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History of SU celebrated at Onondaga Historical Association dinner

November 10, 2011

Donna Adamo
(315) 443-5172

The rich history of Syracuse University will be celebrated at the Onondaga Historical Association’s (OHA) 2011 Our Glorious Workplaces Dinner, to be held Saturday, Nov. 19, at 6 p.m. on the Syracuse University campus.

In its 15th year, this annual fundraiser for the OHA has previously been held at other iconic Syracuse buildings, including Niagara Mohawk, Time Warner Cable’s renovated train station in downtown Syracuse, Stickley Corp. in Manlius, the Onondaga County Court House, King + King Architects’ new LEED Platinum building on the Near Westside, and nearly every major employer with a history in the city.

University librarian and dean of libraries Suzanne Thorin and Marilyn Higgins, SU vice president for community engagement and economic development, serve on OHA’s board of directors, where many SU faculty and administrators have served over the years. OHA has been a proud supporter of the Connective Corridor–serving on the Community Advisory Team–the Near Westside Initiative and Say Yes to Education programs. For 140 years, Syracuse University and the Onondaga County Historical Association have shared a commitment to education in Central New York.

This year’s event will begin at 6 p.m. at Crouse College, one of the University’s first buildings, rich with architectural history and designed by Archimedes Russell in the Romanesque-Revival style. With funding secured by Syracuse banker and merchant John Crouse, the building was originally intended as a women’s college, and is now home to SU’s College of Visual and Performing Arts.

Guests will be able to tour the structure and marvel at its stately 19th century beauty. VPA students will hold performances in the school’s Setnor Auditorium. With Crouse College recognized as one of Central New York’s most famous landmarks, a special opportunity has been added to the Glorious Workplaces Crouse College tour. Syracuse University will guide a small group of guests to the building’s bell tower. Because the space is small and restricted, the tour is limited to 10 guests who will have the opportunity to see and hear the bells and watch the chimes master play a selection of songs on the three-story instrument. The Bell Tower tour starts at 6:30 p.m. and will last 30 minutes. Guests will also have rare access to the Holden Observatory before walking or being shuttled to the Life Sciences building on College Place, one of the most modern buildings on campus, where an elegant dinner will be served at 8 p.m.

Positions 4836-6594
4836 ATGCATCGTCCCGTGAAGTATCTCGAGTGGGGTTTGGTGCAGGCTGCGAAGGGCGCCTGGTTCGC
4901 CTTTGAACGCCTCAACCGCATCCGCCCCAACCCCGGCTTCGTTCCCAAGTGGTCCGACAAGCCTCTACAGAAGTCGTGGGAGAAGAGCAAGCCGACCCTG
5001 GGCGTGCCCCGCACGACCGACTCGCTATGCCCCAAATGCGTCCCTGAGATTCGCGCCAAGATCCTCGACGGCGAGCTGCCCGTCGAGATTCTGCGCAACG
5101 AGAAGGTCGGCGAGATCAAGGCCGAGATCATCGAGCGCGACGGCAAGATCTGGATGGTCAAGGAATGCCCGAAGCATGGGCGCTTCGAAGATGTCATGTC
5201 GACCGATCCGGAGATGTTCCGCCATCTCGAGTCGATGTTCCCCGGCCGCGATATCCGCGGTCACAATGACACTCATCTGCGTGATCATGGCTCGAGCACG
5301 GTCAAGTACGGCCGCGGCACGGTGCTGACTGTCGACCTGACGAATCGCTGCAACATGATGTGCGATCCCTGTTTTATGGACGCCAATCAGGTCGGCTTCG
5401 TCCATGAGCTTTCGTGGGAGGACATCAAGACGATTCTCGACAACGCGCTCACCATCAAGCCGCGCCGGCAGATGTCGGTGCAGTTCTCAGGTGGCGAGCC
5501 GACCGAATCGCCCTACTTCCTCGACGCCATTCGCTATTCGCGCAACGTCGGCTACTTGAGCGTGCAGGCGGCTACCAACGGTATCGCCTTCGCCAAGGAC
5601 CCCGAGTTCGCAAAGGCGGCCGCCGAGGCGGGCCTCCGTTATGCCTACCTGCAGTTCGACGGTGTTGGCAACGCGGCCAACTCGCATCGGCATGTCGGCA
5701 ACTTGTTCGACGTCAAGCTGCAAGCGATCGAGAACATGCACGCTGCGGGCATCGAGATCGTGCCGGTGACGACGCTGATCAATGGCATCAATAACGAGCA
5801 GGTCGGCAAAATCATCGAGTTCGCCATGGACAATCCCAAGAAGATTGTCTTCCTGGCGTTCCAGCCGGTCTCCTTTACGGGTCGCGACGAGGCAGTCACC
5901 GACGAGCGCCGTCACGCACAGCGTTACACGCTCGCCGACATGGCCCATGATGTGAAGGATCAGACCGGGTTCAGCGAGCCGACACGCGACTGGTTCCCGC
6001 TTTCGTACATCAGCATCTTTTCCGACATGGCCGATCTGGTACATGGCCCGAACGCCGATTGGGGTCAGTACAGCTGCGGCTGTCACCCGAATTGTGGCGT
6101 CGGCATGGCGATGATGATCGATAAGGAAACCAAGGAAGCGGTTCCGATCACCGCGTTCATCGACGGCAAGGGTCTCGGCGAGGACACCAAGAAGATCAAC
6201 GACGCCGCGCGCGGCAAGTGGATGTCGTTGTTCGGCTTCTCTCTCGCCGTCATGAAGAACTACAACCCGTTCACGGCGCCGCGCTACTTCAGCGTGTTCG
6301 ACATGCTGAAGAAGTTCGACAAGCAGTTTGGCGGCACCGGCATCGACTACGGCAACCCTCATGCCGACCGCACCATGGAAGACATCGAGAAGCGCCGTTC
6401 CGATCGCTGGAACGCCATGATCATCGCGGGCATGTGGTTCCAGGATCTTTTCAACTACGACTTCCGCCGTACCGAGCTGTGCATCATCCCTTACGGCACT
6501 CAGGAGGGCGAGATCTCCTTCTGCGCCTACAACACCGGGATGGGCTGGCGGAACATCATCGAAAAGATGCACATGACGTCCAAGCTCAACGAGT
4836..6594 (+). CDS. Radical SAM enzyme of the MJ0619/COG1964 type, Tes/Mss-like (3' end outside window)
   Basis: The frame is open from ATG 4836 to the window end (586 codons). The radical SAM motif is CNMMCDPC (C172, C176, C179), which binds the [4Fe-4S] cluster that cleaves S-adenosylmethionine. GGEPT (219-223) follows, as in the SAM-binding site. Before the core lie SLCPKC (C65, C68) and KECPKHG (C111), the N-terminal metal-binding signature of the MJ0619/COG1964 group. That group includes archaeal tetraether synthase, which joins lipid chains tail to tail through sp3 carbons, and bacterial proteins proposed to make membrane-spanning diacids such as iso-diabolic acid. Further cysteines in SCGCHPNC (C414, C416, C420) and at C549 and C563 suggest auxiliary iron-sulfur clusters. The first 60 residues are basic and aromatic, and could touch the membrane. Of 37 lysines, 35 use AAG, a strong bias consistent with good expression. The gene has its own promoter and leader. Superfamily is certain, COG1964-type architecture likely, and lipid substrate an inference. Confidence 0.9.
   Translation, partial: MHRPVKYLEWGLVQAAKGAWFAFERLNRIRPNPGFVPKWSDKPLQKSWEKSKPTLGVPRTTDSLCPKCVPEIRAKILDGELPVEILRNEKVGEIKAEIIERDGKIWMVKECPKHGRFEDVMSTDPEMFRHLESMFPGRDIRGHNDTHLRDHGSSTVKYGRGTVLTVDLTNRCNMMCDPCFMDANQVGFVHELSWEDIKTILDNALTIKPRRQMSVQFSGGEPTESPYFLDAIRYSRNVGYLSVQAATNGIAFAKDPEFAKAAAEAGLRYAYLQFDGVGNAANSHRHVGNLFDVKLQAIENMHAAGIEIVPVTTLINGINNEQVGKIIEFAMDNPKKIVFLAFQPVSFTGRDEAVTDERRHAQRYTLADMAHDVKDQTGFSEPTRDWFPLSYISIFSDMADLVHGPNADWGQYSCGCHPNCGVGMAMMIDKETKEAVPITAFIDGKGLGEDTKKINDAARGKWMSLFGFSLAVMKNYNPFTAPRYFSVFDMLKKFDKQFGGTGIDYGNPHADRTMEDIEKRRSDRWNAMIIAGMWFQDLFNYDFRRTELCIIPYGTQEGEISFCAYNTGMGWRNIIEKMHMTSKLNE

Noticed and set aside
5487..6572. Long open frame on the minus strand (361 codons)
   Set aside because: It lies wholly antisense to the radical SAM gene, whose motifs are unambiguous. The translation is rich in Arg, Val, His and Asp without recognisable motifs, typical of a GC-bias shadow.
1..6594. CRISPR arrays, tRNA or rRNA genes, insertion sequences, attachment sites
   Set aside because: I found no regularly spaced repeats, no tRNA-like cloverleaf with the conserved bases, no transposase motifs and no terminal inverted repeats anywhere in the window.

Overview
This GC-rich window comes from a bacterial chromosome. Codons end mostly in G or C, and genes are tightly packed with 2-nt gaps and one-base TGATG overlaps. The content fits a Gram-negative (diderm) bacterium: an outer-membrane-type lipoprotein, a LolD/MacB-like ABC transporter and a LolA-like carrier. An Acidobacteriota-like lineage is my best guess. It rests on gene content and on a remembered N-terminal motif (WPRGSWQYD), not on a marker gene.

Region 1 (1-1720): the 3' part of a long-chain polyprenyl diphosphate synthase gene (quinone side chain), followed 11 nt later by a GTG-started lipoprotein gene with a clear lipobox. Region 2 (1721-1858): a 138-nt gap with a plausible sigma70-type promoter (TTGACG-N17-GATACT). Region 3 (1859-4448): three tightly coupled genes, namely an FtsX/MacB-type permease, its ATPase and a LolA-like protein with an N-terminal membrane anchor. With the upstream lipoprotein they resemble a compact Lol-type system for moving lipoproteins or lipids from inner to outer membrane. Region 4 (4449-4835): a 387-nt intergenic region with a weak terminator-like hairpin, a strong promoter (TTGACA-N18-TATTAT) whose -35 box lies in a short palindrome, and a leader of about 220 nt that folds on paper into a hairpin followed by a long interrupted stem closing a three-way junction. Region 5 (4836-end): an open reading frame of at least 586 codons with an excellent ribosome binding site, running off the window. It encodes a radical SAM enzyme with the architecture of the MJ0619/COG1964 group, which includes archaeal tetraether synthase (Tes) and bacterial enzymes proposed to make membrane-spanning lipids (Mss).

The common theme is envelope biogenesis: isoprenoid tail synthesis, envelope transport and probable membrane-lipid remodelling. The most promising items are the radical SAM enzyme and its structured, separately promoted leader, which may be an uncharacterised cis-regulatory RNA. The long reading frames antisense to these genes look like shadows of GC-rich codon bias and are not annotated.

More than 240 people are expected to attend the black-tie optional event, which will include a cocktail party and dinner, along with a presentation on the history of the Syracuse University campus. As host of this year’s event, SU’s rich history will be celebrated with the launching of a traveling exhibit “Landmarks of New York,” by author, civic activist and preservationist Barbaralee Diamonstein-Spielvogel.

Tickets for the event are $195 per person. For more information, or to purchase tickets for the 2011 Our Glorious Workplaces Dinner, log onto http://www.cnyhistory.org/workplaces.html, or call Lynn Pascale at 428-1864 ext. 314.

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